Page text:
This is a problem I'm having reading Arora & Barak's book, page 378-379. They define:

For two words $x, y \in \{0, 1\}^m$, the fractional Hamming distance of $x$ and $y$ is equal to the fraction of bits on which they differ, i.e. $\frac{1}{m} \cdot |\{i : x_i \neq y_i\}|$, where the $x_i$ refers to the $i$-th bit of $x$ (same for $y_i$).

Now, in the proof of Lemma 18.9, they use the fact that

for every string $y_i$ of $m$ bits, the number of strings that are of distance at most $\delta$ to it is ${m \choose \lceil \delta m \rceil}$

meaning that there are ${m \choose \lceil \delta m \rceil}$ words that disagree on not more than a $\delta$ fraction of bits.

But, I can't convince myself of that. Suppose for simplicity that $y_i = 0000 \ldots 000$. Here are the words that are of distance at most $\delta m$: all the words that have exactly one $1$, or two, or three, up to $\lfloor \delta m \rfloor$ of bits set to $1$. Thus I rather think that this number is

$$ \sum_{k = 1}^{\lfloor \delta m \rfloor} {m \choose k} $$

Can anyone explain?

  • 2
    $\begingroup$ you are correct, it looks like a mistake. $\endgroup$
    – Ran G.
    Dec 23, 2015 at 17:23

1 Answer 1


That's an inaccuracy. If $\delta < 1/2$ is constant then it is the case that $\sum_{k=0}^{\delta m} \binom{m}{k} = O\left(\binom{m}{\delta m}\right)$, since the binomial coefficients increase very fast until they finally level out around the central binomial coefficient. The hidden constant depends on $\delta$. (When $\delta$ is close to $1/2$ this doesn't hold: for example, $\sum_{k=0}^{m/2} \binom{m}{k} = 2^{m-1}$ for even $m$, while $\binom{m}{m/2} = \Theta\left(\frac{2^m}{\sqrt{m}}\right)$.)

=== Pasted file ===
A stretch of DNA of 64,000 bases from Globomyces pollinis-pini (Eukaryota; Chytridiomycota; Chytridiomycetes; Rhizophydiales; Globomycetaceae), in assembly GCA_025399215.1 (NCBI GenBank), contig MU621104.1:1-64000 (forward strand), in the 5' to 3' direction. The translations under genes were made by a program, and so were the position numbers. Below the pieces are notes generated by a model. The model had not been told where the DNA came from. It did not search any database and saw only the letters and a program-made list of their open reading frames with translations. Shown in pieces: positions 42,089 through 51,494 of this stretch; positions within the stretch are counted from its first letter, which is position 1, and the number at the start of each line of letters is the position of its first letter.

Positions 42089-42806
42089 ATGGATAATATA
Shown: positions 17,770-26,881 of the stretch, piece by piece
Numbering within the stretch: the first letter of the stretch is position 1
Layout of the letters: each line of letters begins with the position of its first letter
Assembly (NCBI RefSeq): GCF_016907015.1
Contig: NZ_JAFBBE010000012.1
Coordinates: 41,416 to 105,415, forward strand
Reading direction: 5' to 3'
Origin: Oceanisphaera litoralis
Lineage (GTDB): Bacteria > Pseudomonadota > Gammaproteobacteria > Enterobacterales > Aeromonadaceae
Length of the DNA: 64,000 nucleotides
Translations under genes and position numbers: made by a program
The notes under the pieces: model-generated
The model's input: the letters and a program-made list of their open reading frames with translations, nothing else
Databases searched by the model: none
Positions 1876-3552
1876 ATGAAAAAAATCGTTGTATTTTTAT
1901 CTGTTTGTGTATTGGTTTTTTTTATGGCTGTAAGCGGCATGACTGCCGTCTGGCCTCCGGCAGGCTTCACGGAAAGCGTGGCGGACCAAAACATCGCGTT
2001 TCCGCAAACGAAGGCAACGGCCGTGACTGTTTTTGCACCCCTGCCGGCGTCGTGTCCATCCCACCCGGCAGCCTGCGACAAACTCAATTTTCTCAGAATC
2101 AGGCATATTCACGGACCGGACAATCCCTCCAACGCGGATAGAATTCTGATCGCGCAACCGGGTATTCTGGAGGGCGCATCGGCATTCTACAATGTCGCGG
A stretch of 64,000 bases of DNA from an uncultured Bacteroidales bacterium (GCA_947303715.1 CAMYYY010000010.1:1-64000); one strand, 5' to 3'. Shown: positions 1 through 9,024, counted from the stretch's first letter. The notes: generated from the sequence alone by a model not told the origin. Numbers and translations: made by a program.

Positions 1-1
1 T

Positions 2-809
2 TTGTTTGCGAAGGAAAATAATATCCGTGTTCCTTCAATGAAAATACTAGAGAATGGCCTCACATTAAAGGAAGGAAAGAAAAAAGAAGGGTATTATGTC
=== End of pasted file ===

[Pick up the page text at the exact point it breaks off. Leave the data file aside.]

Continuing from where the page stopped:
At any rate, what they are interested in really is the estimate $\sum_{k=0}^{\delta m} \binom{m}{k} \leq (1-\epsilon) 2^{H(\delta)m}$, which holds for every $\epsilon > 0$ and large enough $m$ (depending on $\epsilon,\delta$).

  • $\begingroup$ Thanks for the answer. I get the idea. Do you, by any chance, have an idea on how to prove the two assertions you mention (that $\sum_{k = 0}^{\delta m} {m \choose k} = O( {m \choose k} )$ and the last estimate) ? Not asking for the details, just the idea if you have it. Otherwise that's fine. $\endgroup$ Dec 24, 2015 at 1:55
  • $\begingroup$ @ManuelLafond Take a look at their appendix or the Wikipedia article on binomial coefficients. $\endgroup$ Dec 24, 2015 at 9:27

Your Answer

By clicking “Post Your Answer”, you agree to our terms of service and acknowledge you have read our privacy policy.

Not the answer you're looking for? Browse other questions tagged or ask your own question.